Samsung Flight II Review

Introduction and Design

When the Samsung Flight soared into AT&T's lineup last fall, it was seen as your typical portrait QWERTY slider that didn't invoke too many glances with its ordinary and mediocre experience. Most recently, we saw the Samsung Strive burst out of the scene back in the spring to quickly capitalize on some of the few shortcomings found on the Flight with its better appearance. However, it looks like that Samsung is going into round two and giving the Samsung Flight II SGH-A927 another quick opportunity, but let's hope that it packs more force behind its punch this time around though.

The package contains:

  • Samsung Flight II
  • Wall Charger
  • microUSB cable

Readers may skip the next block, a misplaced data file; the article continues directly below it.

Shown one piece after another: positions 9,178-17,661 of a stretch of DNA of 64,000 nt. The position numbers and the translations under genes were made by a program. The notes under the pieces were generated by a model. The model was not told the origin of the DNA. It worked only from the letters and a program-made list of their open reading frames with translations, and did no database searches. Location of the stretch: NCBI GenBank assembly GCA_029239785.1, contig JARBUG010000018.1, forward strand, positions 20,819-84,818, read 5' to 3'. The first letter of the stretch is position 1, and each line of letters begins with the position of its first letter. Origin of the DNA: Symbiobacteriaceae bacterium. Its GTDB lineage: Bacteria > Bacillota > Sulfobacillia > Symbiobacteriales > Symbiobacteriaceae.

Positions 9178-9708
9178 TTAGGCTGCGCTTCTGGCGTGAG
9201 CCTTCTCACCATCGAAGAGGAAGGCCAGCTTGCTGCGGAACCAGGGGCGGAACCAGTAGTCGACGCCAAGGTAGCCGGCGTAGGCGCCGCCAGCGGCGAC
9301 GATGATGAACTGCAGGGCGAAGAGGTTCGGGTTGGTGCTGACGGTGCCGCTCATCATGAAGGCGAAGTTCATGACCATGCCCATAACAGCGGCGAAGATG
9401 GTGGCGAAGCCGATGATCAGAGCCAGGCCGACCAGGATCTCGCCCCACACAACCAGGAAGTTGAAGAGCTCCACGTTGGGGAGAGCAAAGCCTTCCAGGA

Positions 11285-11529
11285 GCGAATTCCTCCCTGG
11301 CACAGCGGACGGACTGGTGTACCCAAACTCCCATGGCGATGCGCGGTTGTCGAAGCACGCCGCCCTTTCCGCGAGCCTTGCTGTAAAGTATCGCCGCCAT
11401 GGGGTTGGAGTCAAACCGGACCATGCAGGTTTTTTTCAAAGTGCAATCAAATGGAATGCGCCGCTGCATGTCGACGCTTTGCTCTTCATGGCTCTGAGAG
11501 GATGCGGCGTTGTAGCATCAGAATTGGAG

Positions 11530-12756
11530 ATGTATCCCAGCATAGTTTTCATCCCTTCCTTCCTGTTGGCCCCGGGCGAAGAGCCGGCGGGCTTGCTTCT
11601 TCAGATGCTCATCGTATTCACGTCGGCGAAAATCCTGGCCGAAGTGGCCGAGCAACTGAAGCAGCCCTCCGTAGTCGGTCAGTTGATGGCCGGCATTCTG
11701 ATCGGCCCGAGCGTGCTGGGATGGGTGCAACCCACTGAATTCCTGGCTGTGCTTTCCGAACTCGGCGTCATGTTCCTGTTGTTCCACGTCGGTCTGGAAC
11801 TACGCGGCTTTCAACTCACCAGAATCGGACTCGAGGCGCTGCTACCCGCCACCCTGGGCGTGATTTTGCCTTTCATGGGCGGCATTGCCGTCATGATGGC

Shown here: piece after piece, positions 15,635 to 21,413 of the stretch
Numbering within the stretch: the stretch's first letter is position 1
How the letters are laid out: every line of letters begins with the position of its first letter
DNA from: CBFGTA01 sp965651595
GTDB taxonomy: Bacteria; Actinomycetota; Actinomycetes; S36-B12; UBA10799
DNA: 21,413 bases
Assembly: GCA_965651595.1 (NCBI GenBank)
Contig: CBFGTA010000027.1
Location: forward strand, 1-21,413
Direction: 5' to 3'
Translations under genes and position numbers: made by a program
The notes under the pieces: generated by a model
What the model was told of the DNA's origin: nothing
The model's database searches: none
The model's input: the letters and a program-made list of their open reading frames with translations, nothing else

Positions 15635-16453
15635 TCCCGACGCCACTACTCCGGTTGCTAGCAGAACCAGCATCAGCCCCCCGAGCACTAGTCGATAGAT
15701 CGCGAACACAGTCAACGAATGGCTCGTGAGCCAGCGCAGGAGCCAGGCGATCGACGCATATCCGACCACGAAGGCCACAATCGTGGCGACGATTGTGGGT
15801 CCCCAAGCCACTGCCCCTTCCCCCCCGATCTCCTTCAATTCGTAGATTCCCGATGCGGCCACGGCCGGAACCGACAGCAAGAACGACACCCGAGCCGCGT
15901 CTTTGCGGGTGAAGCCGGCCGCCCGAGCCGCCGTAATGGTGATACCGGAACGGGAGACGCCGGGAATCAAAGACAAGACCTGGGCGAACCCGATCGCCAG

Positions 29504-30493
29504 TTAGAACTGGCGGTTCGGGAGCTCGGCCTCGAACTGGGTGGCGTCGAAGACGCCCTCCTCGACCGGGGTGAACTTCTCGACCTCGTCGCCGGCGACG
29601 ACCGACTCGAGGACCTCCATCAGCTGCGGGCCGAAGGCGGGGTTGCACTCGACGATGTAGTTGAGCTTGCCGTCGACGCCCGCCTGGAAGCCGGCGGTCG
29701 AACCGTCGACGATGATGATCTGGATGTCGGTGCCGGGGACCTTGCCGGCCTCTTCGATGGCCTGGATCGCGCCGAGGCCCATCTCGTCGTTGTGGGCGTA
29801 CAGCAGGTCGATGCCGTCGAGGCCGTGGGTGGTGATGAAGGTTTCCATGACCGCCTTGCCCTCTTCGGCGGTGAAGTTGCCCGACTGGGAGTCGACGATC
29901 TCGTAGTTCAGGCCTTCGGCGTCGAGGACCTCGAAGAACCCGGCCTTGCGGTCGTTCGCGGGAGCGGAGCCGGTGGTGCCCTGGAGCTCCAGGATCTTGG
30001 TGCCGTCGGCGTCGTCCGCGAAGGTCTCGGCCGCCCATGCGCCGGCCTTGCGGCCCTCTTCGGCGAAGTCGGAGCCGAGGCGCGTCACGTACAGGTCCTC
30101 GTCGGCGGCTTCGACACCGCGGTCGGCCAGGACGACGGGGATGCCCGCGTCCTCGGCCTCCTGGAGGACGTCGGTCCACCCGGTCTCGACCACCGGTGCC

• User Manual CD
  • Quickstart Guide


First of all, gone is the portrait QWERTY style found with the original Samsung Flight, and instead, we're presented with a QWERTY landscape sliding one that doesn't deviate much to the chagrin of its predecessor's appearance. Sizing up almost exactly as before, we're once again not thrilled with the plastic nature of the handset – it just doesn't feel that durable. Granted though, it makes the handset extremely lightweight (3.5 oz) and almost unnoticeable in the pockets. With the rear cover, there is a chain link pattern on it to give it some appeal, but doesn't really invoke anything to sway its cheap construction.  Overall, its design fails to make any lasting impressions, but then again, it should be more than acceptable for the younger crowd it's targeted for.

You can compare the Samsung Flight II with many other phones using our Size Visualization Tool.